Credit check requirement could cost older, low-income students NB Tuition Access Bursary
New Brunswick’s Tuition Access Bursary (TAB) comes with a credit check for many students which has some saying it could be missed out on by those who need it most.
Independent students, those 22 and older, are required to complete a credit check to qualify for the TAB program however some say that alienates many who would benefit from the bursary.
“Low-income students who are being given access to Canada student loans are being denied access to the new New Brunswick bursary because there’s a different bar they have to meet with respect to their credit rating,” explained Fredericton South MLA David Coon. “I have a constituent for example who was successful in obtaining a Canada student loan from the federal government but was denied the provincial bursary. This doesn’t make any sense.”
“The whole point of the provincial bursary program was to provide access to post-secondary education for low-income New Brunswickers,” said Coon.
The program provides free tuition for New Brunswick students coming from families with an annual income of $60,000 or less, provided they attend a publicly funded university or college.
It was added this year to the existing list of financial aid options meaning those applying go through the same process.
“When a student applies to financial services the first thing, he’ll get assessed,” said New Brunswick Post-Secondary Education, Training and Labour Minister Don Arsenault. “Then you’ll have the New Brunswick bursary, the Canada student grant for low-income or middle-income or dependent or disability and also TAB is part of those bursaries as well.”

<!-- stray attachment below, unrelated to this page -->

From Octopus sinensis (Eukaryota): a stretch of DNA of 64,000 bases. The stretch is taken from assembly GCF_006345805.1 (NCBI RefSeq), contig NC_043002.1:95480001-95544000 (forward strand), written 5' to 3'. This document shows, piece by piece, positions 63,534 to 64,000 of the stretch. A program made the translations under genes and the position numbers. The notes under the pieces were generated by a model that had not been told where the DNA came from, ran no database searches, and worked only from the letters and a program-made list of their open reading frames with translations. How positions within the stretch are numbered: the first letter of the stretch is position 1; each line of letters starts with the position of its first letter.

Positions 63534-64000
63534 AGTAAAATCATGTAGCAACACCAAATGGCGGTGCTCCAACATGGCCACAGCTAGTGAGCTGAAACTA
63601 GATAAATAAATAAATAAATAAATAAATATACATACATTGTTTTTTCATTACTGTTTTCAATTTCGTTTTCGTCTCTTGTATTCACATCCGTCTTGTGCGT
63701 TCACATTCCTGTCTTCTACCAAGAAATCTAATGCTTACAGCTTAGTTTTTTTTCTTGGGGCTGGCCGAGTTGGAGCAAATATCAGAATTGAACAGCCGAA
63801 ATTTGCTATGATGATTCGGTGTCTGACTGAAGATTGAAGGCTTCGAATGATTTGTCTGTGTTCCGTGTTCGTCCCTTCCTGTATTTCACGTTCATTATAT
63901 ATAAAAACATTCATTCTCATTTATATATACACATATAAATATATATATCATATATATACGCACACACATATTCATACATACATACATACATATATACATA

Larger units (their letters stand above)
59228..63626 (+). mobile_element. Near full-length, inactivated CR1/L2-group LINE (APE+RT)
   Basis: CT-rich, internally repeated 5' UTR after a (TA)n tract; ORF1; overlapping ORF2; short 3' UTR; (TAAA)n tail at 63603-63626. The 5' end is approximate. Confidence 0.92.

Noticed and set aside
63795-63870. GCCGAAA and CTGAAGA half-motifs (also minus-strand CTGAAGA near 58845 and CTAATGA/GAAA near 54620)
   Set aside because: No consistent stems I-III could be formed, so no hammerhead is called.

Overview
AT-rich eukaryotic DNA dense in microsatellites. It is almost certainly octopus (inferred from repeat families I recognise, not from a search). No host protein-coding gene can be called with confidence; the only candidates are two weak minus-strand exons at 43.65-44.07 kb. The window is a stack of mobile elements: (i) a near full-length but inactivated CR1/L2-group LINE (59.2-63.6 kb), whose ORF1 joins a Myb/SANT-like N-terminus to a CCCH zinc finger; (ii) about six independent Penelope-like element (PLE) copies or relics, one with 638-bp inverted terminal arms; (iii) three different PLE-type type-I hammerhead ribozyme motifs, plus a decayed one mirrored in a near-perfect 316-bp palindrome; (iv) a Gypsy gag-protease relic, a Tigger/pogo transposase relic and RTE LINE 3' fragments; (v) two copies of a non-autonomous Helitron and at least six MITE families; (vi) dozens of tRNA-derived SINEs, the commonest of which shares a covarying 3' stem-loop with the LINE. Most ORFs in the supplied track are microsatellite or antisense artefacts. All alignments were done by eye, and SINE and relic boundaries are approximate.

“Nothing has changed in terms of policies and what not. These policies have been in place for a number of years now,” explained Arsenault.
The opposition views the rules surrounding TAB as limiting and believes more changes are needed to help those who need it most.
“My concern is that it’s actually making post-secondary education less accessible to the majority of people in New Brunswick,” said Fredericton West-Hanwell MLA Brian Macdonald.
The New Brunswick Student Alliance say these concerns echo ones that have been raised time and again in the past and that re-evaluation on the government’s part is necessary to ensure students get what they need to attend university and college.
“Financial aid at the very core of it is meant to enhance accessibility and affordability of post-secondary education,” said Travis Daley, NB Student Alliance chair. “If any program including student loan programs aren’t achieving that goal then it is of value to the government to go back and review that process.”
Arsenault says when it comes to student-raised concerns, the government is listening and hopes to make improvements to programs like TAB in the future.
“The important thing is we pass legislation and we help those who need it most,” said Arsenault. “And we work towards the next budget to see if we can increase and enhance the program.”
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